# New insights from triples and implications at different scales

### Smadar Naoz (UCLA) - November 3, 2014 at 12:10 pm

Many gravitational triple systems are in a hierarchical configuration
- two objects orbit each other in a relatively tight inner binary
while the third object is on a much wider orbit. The secular
approximation for the evolution of hierarchical triple configurations
has proven to be very useful in many astrophysical contexts, from
planetary to triple-star systems. In this approximation the orbits may
change shape and orientation, on time-scales longer than the orbital
time-scales, but the semi major axes are constant. In early studies of
hierarchical secular three-body systems (Kozai 1962; Lidov 1962), the
wider orbit was set to be circular and one of the tight binary members
is assumed to be a test (massless) particle. In this situation, the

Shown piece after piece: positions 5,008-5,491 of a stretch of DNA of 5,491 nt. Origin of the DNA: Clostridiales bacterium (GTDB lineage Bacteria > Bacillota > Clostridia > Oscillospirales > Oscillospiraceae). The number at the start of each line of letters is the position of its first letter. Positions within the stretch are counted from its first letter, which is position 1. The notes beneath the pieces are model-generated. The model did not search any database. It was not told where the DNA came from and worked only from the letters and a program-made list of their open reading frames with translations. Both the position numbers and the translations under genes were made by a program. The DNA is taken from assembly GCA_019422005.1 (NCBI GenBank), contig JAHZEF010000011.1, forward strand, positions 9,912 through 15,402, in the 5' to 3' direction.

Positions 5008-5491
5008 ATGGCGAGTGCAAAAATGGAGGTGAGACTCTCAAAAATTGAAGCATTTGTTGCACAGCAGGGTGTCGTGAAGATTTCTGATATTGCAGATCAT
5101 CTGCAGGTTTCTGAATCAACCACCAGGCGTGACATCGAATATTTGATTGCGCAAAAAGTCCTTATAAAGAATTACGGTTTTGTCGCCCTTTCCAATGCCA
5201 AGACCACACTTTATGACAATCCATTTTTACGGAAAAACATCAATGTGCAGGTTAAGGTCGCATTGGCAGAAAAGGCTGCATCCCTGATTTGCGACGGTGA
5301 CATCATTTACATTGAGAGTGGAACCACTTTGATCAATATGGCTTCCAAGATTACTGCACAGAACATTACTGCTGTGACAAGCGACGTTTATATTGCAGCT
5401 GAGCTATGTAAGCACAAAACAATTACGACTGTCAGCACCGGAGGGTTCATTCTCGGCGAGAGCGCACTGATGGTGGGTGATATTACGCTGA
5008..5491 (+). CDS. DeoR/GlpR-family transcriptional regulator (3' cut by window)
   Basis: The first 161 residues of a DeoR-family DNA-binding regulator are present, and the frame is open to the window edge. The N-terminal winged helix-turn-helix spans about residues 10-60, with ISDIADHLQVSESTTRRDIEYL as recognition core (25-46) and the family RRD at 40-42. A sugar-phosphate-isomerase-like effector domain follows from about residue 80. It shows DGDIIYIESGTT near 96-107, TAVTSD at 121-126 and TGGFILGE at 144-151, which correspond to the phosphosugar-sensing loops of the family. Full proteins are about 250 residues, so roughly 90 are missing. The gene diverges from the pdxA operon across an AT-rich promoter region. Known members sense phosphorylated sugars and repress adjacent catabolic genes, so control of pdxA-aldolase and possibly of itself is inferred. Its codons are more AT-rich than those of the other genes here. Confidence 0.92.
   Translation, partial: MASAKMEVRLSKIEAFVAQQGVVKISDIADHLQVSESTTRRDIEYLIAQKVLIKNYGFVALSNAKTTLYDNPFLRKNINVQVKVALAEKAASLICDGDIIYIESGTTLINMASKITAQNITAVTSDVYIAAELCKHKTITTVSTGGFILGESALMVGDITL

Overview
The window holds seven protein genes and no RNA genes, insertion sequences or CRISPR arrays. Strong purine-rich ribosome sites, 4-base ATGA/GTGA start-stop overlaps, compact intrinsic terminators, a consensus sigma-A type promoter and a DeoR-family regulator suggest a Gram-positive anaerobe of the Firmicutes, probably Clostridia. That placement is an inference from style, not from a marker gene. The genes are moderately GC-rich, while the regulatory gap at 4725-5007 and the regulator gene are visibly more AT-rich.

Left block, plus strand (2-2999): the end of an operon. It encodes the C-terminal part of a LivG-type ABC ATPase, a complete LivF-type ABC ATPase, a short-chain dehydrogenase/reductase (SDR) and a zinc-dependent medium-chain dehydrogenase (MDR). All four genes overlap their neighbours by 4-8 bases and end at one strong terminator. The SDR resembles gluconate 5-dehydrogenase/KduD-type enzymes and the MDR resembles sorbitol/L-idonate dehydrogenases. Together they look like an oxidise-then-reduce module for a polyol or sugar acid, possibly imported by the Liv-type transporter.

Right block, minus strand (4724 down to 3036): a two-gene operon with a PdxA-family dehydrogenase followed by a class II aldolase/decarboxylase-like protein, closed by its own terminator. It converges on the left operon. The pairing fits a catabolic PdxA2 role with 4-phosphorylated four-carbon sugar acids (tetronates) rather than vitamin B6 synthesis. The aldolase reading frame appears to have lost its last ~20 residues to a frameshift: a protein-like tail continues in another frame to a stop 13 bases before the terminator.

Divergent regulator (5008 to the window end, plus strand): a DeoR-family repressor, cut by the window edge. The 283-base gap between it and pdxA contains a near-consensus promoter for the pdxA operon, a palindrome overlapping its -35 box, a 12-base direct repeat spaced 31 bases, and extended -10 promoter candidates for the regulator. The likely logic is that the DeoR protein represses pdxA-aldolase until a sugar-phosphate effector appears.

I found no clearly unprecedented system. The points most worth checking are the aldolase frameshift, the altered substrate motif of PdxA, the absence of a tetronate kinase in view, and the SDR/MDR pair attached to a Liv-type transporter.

component of the tight orbit's angular momentum along the total
angular momentum is conserved, and the lowest order of the
approximation (i.e., the quadrupole approximation) is valid. I will
discussed recent developments that showed that considering systems
beyond the test particle approximation, or circular orbits, requires
the next level of approximation for a correct representation of the
physics, called the octupole-level, which leads to qualitative
different behavior of the system. In this case, the angular momenta
component of the tight and wide orbits along the total angular
momentum is not conserved. Most interestingly, at the this level of
approximation, for an eccentric wide orbit, the tight orbit can reach
extremely high eccentricities and undergo chaotic flips in its
orientation. This behavior has important implications to the evolution
of triple systems, and I will explore few examples.
The seminar will be held in 131A Campbell Hall.

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